Translucent: Description of a gem material that allows some light to be transmitted through it but does not allow total visibility.

Transparent: Sometimes referred to by the trendy term “crystal,” it is simply a gem material that freely transmits light and allows complete visibility through it. There are degrees of transparency.

Trap Cut: An archaic name for the step cut. It comes from the Dutch word for staircase.

Trichroism: The ability of a gem mineral to transmit three different colors.

Trillion Cut: Any triangular cut. First designed in Amsterdam, Holland as a diamond cut, this generally triangular cut now has many variations. The corners of this shape may be pointed or rounded and the body will vary depending on the stone’s characteristics and the cutter’s preference.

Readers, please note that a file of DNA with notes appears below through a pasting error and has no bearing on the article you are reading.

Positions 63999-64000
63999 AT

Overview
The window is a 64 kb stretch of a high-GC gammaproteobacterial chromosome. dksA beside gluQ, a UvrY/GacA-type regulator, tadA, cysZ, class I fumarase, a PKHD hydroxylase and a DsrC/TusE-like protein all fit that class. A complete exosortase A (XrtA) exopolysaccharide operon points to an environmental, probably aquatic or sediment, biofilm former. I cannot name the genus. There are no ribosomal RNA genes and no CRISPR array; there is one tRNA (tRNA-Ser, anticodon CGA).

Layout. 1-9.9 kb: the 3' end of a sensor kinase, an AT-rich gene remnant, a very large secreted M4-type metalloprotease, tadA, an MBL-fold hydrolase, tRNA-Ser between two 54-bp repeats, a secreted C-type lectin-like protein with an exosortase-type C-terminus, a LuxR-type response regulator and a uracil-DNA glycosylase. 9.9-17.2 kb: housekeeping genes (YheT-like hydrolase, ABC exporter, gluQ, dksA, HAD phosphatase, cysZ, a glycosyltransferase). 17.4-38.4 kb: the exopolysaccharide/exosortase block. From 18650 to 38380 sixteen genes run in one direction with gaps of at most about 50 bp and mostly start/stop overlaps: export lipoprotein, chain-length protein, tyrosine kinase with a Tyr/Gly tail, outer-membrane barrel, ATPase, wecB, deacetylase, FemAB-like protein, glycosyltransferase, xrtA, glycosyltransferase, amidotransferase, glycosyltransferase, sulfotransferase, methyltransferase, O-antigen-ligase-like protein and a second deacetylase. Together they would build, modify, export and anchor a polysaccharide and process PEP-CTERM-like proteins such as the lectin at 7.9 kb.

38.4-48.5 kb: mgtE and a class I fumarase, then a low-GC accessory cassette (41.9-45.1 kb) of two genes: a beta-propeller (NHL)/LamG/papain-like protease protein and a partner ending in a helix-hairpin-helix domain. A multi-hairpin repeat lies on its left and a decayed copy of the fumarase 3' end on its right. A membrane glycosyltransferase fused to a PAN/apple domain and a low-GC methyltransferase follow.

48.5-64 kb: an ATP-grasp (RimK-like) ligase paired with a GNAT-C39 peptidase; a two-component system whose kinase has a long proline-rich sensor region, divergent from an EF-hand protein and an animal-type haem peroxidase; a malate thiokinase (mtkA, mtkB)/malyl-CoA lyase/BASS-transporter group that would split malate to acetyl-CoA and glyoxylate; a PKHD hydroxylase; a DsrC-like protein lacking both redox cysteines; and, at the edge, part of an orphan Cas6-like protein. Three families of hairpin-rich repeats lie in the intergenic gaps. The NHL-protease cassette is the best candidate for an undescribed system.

Triplet: An assembled stone. It usually consists of two main portions, top and bottom, separated by a thin layer of cement which can be colored to simulate the color of the gemstone the triplet imitates. In the case of opal triplets a very thin layer of precious opal is sandwiched between a black backing and a transparent cap on top.

Veil(s): Featherlike inclusions in transparent gem materials. They usually consist of tiny liquid or gas-filled cavities within the stone. Sometimes called “fingerprint” inclusions.

Zircon: One of the most important gemstones. It occurs naturally in colorless, red, orange, brown, yellow and green varieties.

Zoisite: A very important gem mineral, one variety of which yields Tanzanite after heating at a low temperature.

Zone (of Color): A band or spot of deep color in a gem material. Some gems like amethyst and sapphire are very prone to color-zoning.